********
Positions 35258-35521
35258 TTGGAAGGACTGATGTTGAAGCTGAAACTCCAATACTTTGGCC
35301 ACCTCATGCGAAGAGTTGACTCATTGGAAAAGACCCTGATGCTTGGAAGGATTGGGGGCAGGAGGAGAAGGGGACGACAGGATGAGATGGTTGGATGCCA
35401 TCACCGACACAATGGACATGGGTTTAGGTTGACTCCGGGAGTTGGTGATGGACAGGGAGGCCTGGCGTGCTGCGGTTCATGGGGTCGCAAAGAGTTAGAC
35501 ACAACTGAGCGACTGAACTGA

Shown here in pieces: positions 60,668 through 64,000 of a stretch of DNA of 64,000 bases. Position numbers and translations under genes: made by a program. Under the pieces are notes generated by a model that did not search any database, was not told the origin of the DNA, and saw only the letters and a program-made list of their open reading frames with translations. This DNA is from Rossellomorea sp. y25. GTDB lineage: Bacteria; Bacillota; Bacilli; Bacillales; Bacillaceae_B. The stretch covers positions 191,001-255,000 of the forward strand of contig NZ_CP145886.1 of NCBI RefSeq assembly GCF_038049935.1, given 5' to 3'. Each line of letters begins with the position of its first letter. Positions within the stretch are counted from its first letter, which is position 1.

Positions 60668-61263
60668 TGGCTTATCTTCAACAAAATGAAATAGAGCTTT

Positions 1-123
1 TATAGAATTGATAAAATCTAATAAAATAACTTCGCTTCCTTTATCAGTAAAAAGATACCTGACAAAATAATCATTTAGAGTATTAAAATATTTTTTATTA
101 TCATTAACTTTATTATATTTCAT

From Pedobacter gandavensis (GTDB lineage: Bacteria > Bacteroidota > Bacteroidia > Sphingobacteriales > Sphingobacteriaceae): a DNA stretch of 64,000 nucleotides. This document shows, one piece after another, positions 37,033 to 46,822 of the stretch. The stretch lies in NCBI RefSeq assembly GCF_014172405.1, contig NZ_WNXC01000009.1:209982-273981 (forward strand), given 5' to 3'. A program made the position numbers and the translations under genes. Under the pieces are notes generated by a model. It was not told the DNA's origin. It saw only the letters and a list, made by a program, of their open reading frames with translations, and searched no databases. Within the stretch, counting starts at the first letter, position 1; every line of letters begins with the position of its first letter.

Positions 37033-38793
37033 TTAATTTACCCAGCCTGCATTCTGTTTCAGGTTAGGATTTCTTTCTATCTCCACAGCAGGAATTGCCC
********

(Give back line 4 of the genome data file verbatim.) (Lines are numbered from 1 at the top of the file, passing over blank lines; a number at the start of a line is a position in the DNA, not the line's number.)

35401 TCACCGACACAATGGACATGGGTTTAGGTTGACTCCGGGAGTTGGTGATGGACAGGGAGGCCTGGCGTGCTGCGGTTCATGGGGTCGCAAAGAGTTAGAC